The multitude of mechanisms that lead to general break of tolerance and organ pathology in patients with systemic lupus erythematosus (SLE) have challenged both basic immunologists and translational researchers. Infections remain one of the main causes of morbidity and mortality among patients with SLE despite our significantly improved ability to diagnose and treat infections early and efficiently. Search for genes expressed in T cells from patients with SLE revealed CD38 to be associated with more severe disease and extensive aberrant gene expression. CD8+CD38+ T cells were found expanded in patients with SLE and to be strongly associated with increased infection rates. CD8+CD38+ cells display compromised cytotoxic activity, less amounts of nicotinamide adenine dinucleotide (NAD+), decreased glycolysis and oxidative phosphorylation and decreased expression of molecules responsible for the performance of cytotoxic cell function. In addition, inhibition of CD38 appeared to restore aspects of cytotoxic cell function. The hypothesis which will guide the proposed studies is: increased expression of CD38 on CD8+ cells in patients with SLE and lupus-prone mice compromises their cytotoxic activity and predisposes to infections and drives autoimmunity. Three sets of experiments using human cells and novel mice will be conducted to test the hypothesis. The first will determine how CD38 expression limits cytotoxicity in CD8 cells. The second will explore approaches to enhance cytotoxic responses of SLE CD8+ cells including targeted delivery of drugs to T cells. Whereas, in the third we will conduct a pilot prospective study to determine the value of CD38 expression in identifying patients with SLE prone to infections. The identification of the CD8+CD38+ T cell subset to be expanded in SLE patients and role of CD38 in limiting their cytotoxic activity along with the design of new mice represent novel concepts in the field of lupus. The search for approaches to restore their cytotoxic activity and the clinical study to define them as a biomarker for SLE patients prone to infections represent the translational value of this line of research.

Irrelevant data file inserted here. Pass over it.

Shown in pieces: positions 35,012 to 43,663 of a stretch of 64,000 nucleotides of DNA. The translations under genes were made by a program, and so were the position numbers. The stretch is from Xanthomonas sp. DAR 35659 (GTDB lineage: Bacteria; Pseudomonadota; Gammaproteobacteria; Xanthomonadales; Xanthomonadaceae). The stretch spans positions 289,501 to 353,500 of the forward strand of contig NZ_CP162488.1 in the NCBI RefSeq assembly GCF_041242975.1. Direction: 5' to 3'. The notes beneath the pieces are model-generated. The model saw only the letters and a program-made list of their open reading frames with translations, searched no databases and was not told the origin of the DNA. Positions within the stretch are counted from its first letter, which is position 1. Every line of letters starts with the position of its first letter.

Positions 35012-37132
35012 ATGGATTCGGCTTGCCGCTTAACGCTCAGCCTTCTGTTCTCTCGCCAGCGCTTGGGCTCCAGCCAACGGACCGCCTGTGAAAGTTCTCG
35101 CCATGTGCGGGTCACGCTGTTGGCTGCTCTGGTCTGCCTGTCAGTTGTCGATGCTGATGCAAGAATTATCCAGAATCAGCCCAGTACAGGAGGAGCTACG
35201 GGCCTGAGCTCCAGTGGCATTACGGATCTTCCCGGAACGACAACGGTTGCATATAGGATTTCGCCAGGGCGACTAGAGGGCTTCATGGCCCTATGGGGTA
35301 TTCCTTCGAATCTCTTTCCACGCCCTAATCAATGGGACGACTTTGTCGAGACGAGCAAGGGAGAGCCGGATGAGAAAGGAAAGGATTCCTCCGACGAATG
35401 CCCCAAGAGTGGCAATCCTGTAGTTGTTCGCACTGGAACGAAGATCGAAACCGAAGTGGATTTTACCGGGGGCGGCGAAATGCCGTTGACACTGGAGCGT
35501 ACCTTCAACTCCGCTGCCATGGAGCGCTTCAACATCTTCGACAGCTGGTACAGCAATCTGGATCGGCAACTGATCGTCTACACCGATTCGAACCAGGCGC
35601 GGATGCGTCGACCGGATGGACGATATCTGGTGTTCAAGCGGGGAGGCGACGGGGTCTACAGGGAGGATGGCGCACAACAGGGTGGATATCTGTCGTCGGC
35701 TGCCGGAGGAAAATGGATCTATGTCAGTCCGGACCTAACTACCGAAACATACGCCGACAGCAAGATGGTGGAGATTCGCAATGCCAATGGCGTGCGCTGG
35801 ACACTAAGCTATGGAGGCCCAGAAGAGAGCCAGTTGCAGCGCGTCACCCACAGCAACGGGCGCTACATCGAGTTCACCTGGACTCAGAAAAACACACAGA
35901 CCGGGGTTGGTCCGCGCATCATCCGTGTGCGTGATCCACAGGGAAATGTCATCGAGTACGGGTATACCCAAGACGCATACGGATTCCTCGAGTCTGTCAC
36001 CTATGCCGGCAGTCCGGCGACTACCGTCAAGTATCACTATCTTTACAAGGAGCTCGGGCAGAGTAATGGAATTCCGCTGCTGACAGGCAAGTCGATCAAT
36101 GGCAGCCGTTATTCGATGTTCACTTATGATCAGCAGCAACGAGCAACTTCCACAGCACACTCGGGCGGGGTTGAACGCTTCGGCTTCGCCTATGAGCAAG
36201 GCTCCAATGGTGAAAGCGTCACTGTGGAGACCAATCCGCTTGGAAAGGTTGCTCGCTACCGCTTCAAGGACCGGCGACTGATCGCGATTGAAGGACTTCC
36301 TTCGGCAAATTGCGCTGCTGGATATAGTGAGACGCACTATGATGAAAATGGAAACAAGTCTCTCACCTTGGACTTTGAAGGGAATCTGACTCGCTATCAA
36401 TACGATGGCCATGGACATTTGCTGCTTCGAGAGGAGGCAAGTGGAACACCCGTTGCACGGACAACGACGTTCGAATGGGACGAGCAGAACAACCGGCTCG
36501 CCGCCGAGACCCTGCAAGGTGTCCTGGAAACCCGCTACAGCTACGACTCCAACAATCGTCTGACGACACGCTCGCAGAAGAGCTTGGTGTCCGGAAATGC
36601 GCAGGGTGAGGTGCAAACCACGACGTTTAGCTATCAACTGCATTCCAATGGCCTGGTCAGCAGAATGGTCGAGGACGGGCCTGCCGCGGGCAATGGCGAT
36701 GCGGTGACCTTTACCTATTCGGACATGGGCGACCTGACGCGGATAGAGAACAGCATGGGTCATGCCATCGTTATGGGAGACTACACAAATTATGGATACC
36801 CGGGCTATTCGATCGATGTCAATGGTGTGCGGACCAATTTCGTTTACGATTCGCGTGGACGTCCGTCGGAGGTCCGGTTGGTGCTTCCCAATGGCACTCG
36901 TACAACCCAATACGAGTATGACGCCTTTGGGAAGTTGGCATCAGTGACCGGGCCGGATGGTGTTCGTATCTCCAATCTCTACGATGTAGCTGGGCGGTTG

Systemic lupus erythematosus afflicts more than a million Americans, primarily women, and presents with symptoms resulting from the involvement of practically every organ. The origin of the disease involves diverse factors which probably contribute variably to the expression of the disease in each patient. Understanding of the molecular underpinnings that lead to an aberrant immune response through this line of research will help us identify novel treatment targets and biomarkers.